Niger is an important but not a key player in the global uranium market. In 2022, it produced 2,000 tons of uranium (representing 4% of global production and placing it 7th in the world, just below Russia with its 2,500 tons). In recent years, uranium production in Niger has declined as the Akuta mine (operated by the French company Orano) depleted its reserves and finally closed in 2021. The major uranium assets in Niger are divided among four joint ventures. Orano is the largest shareholder in three of them, while Chinese companies (the state-owned CNUC and the private investment group ZXJOY Invest) control the fourth. There are also joint ventures with Spanish (ENUSA) and South Korean (KEPCO) companies. The Nigerien government is represented in the joint ventures through the state-owned company SOPAMIN.
For Niger, the sale of uranium is the main source of export revenue and hard currency. Uranium exports account for about $200 million annually (up to 30% of Niger’s total export value). Most of this (up to 100% in some years) is shipped to France, with some shipments also going to Canada, Spain and Japan.
Along with Russia, Kazakhstan and Canada, Niger is a key supplier of uranium concentrate to France, providing about 25% of its annual consumption (France consumes approximately 8,000 tons per year). On July 31, the media reported that Niger had suspended uranium and gold exports to France. The rebels’ decision, if it was indeed taken, was a political gesture: with closed borders, exports are technically impossible, as Niger has no access to the sea: if the border with Benin is closed by ECOWAS decision, the export reorientation needs time, effort, and international negotiations.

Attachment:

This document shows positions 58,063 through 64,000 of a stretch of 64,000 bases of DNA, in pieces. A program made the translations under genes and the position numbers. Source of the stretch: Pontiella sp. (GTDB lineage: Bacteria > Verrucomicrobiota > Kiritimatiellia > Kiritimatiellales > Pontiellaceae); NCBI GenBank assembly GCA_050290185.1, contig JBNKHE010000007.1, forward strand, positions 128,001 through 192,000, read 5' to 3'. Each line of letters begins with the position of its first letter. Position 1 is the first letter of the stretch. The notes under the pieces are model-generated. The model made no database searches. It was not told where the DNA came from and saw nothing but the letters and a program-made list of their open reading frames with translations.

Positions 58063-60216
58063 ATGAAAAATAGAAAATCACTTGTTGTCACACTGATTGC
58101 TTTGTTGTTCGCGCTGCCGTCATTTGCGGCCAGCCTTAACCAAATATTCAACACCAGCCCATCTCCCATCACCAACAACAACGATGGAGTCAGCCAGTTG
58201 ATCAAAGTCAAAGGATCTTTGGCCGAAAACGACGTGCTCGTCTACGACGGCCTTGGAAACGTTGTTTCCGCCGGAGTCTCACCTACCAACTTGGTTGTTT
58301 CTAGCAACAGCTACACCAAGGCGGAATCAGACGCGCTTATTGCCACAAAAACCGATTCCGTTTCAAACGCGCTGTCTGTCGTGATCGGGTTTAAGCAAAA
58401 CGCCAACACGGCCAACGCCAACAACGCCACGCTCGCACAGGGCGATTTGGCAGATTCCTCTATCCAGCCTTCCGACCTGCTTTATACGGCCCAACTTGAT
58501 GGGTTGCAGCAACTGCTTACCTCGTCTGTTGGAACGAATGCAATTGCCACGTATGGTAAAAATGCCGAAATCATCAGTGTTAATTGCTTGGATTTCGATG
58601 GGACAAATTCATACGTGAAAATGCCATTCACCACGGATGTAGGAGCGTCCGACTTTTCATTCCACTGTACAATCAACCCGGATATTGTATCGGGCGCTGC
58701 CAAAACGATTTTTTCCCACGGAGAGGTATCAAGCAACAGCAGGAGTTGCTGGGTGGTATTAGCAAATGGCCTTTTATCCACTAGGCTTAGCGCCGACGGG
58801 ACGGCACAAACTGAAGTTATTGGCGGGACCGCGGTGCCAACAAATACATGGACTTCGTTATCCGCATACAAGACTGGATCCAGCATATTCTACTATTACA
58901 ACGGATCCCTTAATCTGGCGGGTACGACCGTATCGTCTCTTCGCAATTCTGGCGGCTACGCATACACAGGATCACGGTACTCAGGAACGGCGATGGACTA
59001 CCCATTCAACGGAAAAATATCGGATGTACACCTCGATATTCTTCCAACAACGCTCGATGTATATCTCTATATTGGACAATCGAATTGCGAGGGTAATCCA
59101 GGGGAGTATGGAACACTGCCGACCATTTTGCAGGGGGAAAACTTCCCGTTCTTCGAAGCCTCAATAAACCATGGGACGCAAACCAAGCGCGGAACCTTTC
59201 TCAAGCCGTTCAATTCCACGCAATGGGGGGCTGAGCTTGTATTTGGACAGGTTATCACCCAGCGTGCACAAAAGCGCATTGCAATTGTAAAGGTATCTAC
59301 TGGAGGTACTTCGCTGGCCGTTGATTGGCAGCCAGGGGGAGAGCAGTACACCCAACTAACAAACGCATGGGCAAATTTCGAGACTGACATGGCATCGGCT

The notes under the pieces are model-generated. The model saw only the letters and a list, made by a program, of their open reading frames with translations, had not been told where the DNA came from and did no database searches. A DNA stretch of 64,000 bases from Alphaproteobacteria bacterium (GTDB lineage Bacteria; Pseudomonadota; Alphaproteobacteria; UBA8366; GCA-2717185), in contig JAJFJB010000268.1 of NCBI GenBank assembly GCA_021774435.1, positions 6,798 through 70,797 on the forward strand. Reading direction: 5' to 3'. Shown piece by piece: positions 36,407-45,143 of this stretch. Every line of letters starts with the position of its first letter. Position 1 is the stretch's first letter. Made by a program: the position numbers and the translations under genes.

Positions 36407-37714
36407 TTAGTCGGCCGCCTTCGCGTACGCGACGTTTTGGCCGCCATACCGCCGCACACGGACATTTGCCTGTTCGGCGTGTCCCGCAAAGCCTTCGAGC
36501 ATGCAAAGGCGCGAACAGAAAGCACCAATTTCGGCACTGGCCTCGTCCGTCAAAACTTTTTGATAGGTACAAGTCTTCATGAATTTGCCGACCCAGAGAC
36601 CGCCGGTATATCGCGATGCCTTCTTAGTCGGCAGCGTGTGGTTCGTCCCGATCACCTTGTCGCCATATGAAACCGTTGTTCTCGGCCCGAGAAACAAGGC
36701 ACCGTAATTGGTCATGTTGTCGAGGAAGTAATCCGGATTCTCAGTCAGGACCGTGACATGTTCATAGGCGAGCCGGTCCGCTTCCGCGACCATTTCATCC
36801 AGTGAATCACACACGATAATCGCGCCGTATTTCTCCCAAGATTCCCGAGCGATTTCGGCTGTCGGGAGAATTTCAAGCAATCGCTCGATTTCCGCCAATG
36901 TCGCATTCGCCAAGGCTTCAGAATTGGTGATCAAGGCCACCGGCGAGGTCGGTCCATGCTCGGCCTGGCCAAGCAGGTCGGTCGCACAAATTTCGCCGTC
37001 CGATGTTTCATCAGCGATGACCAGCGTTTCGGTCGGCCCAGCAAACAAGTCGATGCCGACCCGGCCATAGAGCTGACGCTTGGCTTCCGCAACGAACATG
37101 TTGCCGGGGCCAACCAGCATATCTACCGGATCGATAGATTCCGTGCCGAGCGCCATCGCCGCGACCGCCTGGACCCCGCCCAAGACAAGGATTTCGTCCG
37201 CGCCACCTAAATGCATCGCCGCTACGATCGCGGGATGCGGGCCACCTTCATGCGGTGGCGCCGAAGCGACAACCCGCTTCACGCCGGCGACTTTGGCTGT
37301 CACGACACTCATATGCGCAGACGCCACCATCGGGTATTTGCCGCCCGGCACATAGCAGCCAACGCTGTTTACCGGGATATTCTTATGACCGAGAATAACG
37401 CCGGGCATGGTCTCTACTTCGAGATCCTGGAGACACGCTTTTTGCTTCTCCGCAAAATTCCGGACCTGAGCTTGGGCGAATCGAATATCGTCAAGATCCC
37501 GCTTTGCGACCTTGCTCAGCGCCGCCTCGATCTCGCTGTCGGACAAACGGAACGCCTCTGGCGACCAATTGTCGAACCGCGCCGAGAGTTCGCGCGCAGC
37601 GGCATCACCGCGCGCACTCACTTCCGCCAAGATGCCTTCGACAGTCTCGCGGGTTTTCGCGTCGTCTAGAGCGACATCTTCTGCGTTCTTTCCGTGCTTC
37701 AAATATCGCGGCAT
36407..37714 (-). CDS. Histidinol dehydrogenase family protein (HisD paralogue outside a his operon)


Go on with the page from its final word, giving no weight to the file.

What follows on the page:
On the one hand, the prospect of France losing up to a quarter of its uranium supply threatens to intensify its ongoing energy predicament, a situation already complicated by the persistent two-year energy crisis sweeping across Europe. On the other hand, the rebels will struggle to find an alternative market for the 2,000 tons of uranium. In theory, Russian or Chinese companies could agree to buy these quantities of uranium concentrate (Russia consumes about 6,000 tons per year). However, this would require substantial investments in logistics, mine security, and above all, the neighboring countries would have to permit the transport of these cargoes through their territory.
If the rebels manage to stay in power and reach an agreement with Paris, France could use its influence in ECOWAS to negotiate sanctions relief. For example, uranium exports and shipments of mining equipment could be exempted. This is a fairly common practice – the embargo on Mali was modified to allow for food and energy.